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Jupiter’s Northern Aurora: High-energy Particle Precipitation and Juno MWR Observations

Presentation #309.03 in the session Giant Planet Magnetospheres, Ionospheres and Aurorae (Oral Presentation)

Published onOct 23, 2023
Jupiter’s Northern Aurora: High-energy Particle Precipitation and Juno MWR Observations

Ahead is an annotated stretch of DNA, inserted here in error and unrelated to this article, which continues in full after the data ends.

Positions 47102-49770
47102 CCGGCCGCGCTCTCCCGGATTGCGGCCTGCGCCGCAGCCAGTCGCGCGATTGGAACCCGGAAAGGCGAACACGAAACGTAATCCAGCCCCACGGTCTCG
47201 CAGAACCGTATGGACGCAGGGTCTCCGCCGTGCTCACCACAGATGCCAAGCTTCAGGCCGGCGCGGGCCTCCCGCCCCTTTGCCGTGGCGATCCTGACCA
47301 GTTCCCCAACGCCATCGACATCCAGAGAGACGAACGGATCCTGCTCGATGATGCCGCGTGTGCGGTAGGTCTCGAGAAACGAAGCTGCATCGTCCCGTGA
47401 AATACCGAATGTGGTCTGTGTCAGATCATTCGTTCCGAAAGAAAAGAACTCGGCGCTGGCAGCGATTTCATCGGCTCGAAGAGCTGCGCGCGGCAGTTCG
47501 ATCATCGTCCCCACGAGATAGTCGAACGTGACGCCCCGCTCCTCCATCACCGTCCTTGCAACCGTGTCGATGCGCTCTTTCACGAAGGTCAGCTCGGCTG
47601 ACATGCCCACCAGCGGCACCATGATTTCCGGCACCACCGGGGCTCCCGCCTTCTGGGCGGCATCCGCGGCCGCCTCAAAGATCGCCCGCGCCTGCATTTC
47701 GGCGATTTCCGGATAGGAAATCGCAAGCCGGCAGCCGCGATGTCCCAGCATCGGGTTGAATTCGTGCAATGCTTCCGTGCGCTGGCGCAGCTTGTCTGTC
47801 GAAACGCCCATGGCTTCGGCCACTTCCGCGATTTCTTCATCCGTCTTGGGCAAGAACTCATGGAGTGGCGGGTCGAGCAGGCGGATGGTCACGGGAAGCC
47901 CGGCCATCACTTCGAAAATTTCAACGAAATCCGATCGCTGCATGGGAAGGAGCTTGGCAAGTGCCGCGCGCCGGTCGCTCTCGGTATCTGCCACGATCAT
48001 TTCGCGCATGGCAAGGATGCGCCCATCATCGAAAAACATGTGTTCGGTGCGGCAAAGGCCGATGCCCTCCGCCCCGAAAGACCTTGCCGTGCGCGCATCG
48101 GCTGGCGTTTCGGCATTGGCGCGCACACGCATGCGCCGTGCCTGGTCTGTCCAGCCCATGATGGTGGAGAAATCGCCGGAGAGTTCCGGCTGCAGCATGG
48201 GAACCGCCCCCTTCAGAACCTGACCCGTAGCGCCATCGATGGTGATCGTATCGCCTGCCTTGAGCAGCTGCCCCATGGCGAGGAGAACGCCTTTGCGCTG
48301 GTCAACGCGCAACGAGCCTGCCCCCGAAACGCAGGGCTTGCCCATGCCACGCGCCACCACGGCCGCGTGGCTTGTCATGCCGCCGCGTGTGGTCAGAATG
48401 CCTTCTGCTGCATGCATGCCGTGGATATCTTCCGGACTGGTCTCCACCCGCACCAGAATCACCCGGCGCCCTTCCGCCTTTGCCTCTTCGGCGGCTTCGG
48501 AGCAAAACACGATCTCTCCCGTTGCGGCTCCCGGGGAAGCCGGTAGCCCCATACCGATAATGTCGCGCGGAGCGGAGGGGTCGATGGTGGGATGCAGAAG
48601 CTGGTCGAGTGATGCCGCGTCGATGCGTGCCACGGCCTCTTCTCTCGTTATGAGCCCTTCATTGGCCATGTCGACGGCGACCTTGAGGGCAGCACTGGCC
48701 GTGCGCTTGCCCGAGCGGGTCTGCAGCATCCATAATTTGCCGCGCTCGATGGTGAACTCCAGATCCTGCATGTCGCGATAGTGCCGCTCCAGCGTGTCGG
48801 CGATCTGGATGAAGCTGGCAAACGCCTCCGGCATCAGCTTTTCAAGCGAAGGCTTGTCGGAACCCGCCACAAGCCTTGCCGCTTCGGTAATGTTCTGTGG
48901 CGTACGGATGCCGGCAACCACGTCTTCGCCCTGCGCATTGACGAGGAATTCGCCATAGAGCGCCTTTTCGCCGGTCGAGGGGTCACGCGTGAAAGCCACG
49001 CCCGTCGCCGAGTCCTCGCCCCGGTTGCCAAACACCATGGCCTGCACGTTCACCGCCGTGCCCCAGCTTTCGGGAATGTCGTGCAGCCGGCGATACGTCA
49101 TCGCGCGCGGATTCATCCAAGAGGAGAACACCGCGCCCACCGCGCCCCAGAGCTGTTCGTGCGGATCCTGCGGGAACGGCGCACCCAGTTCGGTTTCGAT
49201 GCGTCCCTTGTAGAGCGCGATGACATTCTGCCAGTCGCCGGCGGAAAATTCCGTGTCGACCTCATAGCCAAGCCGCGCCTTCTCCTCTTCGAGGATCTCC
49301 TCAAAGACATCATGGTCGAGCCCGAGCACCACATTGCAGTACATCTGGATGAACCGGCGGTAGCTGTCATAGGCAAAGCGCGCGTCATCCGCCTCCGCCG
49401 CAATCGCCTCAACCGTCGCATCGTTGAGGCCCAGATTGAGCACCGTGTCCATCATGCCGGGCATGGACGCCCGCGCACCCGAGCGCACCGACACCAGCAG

Jupiter’s auroral ionosphere is characterized by high electron density due to energetic particle precipitation near the polar regions resulting in a plasma environment that exhibits reflection and absorption at microwave frequencies. Juno Microwave Radiometer (MWR) observations have detected cold brightness temperatures over the auroral oval in Jupiter’s northern hemisphere. These features are found to be prominent at 600 MHz to 5 GHz frequency channels, showing a temporal variation in brightness temperature over a time span less than a minute encompassing length scale of MWR polar footprint e.g. 0.1 RJ. We present an analysis of Juno MWR observations of the northern aurora, and simulate the electron densities corresponding up to 10 MeV energetic particle precipitation events inferred from the JEDI and UVS instruments. The plasma environment of Jupiter’s northern aurora is investigated using microwave opacity models to characterize the nature of reflection and absorption required to explain the MWR observations.

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